We report on a classic with a modern twist as Spendor launches a flagship inspired by its iconic 1970s models. Read our Spendor Classic 200Ti Review.
Floorstanding three-way loudspeaker Made by: Spendor Audio Systems Ltd, East Sussex Supplied by: Spendor Audio Systems Telephone: 01323 843474 Web: www.spendoraudio.com
Review: David Price Lab: Keith Howard
As any hi-fi enthusiast will know, Spendor has an illustrious history, its co-founder Spencer Hughes creating the company’s first speaker, the BC1, using knowledge he’d gained while working at the BBC in the ’60s. Yet for the past decade the brand has been working hard to reinvent itself, its affordable A and higher-end D series selling into the mainstream speaker market.
At the same time, however, Spendor has continued to make its Classic range, a series of speakers that embody the spirit of its original ’70s designs. Now it has plans to revamp all of these models, with the flagship Classic 200Ti being the first to be unveiled.
While Spendor’s modern loudspeakers have small footprints, compact drive units and narrow baffles – as is the current vogue – its Classic range offers the reverse. Here we see a different philosophical take on design, the speakers having large diameter bass drivers, wide baffles and unfashionable infinite baffle cabinet loading.
The 200Ti you see here is the very epitome of this approach (the standard walnut/cherry finish). However, it’s only ‘retro’ up to a point – even if the speaker’s appearance might lead you to surmise otherwise. Spendor doesn’t employ old technology to painstakingly recreate the sound of past classics like the BC1. Rather, the drive units used – as well as the build and engineering – are as contemporary as those found in the company’s A and D series [see p25].
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The 200Ti is a sealed-box, wide-baffle, three-way design – features all pretty much de rigueur back in the ’70s when they were also the mark of a serious loudspeaker. Measuring 1087x370x513mm (hwd)
and weighing 55kg, the cabinet is large compared with those found in Spendor’s contemporary range and also dwarfs many other floorstanders on the market. We’re talking old-school British engineering here, and if you’re not careful when manhandling these speakers into position you could find yourself booking an urgent appointment with your osteopath.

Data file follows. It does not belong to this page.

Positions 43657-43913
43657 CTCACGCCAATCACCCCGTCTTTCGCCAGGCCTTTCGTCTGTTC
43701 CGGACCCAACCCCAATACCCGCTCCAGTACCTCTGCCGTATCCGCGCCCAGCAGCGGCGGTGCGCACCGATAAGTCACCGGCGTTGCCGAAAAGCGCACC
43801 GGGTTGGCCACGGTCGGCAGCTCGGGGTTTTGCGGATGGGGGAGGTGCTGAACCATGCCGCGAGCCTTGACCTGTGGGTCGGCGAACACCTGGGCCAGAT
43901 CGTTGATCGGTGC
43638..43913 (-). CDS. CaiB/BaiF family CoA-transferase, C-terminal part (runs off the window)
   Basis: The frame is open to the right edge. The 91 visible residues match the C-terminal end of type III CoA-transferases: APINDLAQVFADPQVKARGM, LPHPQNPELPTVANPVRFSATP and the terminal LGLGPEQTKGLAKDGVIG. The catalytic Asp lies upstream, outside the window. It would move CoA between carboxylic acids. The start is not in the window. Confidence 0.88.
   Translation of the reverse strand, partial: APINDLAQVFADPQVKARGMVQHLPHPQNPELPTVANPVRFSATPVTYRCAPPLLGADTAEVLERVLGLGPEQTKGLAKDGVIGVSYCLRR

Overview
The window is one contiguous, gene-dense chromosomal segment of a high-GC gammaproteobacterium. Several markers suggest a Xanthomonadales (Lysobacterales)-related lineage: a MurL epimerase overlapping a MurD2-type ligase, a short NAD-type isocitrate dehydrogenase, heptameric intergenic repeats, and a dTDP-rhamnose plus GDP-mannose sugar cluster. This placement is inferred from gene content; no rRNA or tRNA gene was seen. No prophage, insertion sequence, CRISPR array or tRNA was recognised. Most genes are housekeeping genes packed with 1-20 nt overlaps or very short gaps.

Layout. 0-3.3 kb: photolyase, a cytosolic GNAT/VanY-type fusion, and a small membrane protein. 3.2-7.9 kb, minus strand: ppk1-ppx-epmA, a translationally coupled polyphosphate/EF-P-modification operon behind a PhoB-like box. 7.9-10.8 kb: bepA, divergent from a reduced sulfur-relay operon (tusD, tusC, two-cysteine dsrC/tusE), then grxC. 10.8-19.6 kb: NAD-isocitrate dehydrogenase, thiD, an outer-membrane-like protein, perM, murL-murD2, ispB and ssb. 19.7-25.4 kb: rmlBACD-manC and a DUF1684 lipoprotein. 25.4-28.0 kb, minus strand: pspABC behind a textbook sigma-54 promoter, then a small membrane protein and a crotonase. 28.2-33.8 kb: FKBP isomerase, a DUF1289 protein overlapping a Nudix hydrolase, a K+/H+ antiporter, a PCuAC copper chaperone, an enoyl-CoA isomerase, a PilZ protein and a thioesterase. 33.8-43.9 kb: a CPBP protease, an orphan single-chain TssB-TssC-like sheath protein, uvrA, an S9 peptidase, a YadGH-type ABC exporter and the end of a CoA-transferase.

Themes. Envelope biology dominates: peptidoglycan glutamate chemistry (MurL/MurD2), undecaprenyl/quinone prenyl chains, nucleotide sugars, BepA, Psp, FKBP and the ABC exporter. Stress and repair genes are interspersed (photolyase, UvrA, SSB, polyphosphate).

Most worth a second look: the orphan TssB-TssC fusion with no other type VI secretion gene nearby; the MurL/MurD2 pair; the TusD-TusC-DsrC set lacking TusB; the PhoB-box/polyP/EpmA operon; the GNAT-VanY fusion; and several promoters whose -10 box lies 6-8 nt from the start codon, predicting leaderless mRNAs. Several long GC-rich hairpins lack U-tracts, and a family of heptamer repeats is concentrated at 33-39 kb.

The cabinet features relatively thin side panels that are lightly-braced but have viscoelastic damping pads bonded to their inner sides. These panels – finished in walnut – are attached to a rigid front baffle finished in brushed titanium. Spendor says the former are designed to flex slightly at low frequencies in concert with the speaker’s bass drivers, but that the cabinet suffers virtually no audible movement at mid or high frequencies.
This structure is said to add what the company calls ‘charm’ to the music, meaning the speaker has a subtle coloration baked-in by design. This has been carefully voiced to bring a ‘warmth’ to the sound that Spendor says many listeners And ‘irresistible’.
The two 310mm bass drivers have been developed specifically for the larger loudspeakers in the Classic series and have a diecast alloy chassis allied to a rigid, light Kevlar-composite cone.
New suspension and surround materials have also been brought into play, said to
RIGHT: Spendor’s thin-walled, damped, braced, and sealed cabinet hosts a pair of 310mm Kevlar-composite bass drivers, a 180mm mid/ bass unit with an EP77 polymer cone and a 22mm polyamide dome tweeter
‘The acoustic guitar flew into the room with superb attack’
bring improvements in linearity compared with the 12in Bextrene-coned woofer used for every large Spendor Classic since the launch of the BC3 of 1973.
At 550Hz these twin bass drivers hand over to a 180mm midrange unit fitted with the company’s beloved EP77 polymer cone, and this uses a cast magnesium alloy chassis. High frequencies come courtesy of
a 22mm polyamide dome tweeter, which crosses over at 3.8kHz [see boxout, above]. The company claims a frequency response of 20Hz to 25kHz for the 200Ti, a typical power handling of 250W and a sensitivity of 89dB/1W/1m [see KH’s Lab Report, p39].
Finally, the speaker cabinet, which has tri-wire terminals on the rear, sits on a dynamically-damped plinth finished in satin black that has four levelling feet attached via forged-steel inserts.
A grille that attaches to the front via magnets completes the package.
The Spendor 200Ti is an unusual combination of old school and modern design and, as a result, rewards with a sound that is highly distinctive.
It is effortless, barrel-chested, open and highly dynamic and all this is possible with the cabinets positioned close to the rear wall. Indeed, thanks to the infinite baffle design, you can happily place the 200Ti less than a metre into the room.
Mind you, there’s no getting away from the sheer physical size of this speaker, but if you’re looking for a big box able to move a lot of air yet do it with real authority and control, then the 200Ti deserves to be heard. It packs its almighty punch in a way that’s measured and civilised, rather than trying to be the biggest headbanger in town.
Tracks such The Beloved’s ‘The Sun Rising’ [Happiness; WEA 2292-46253-2] showed this to great effect. It features a powerful looped bassline with lower notes that many smaller speakers are simply unable to resolve. However, the 200Ti was meticulous about carrying each and every one, regardless of all else that was going on, such as the synthesiser glides, vocals, percussion and lead keyboards.
At listening levels so high that many rival designs would be breaking up, the 200Ti simply kept pounding out this bassline, largely devoid of cabinet boom or ‘time- smear’. There was no sense of any exertion and as every additional layer of sound was added to the mix – building in a dense crescendo – the speaker stayed clean. This is a feat you rarely hear from domestic hi-fi loudspeakers of any type or price.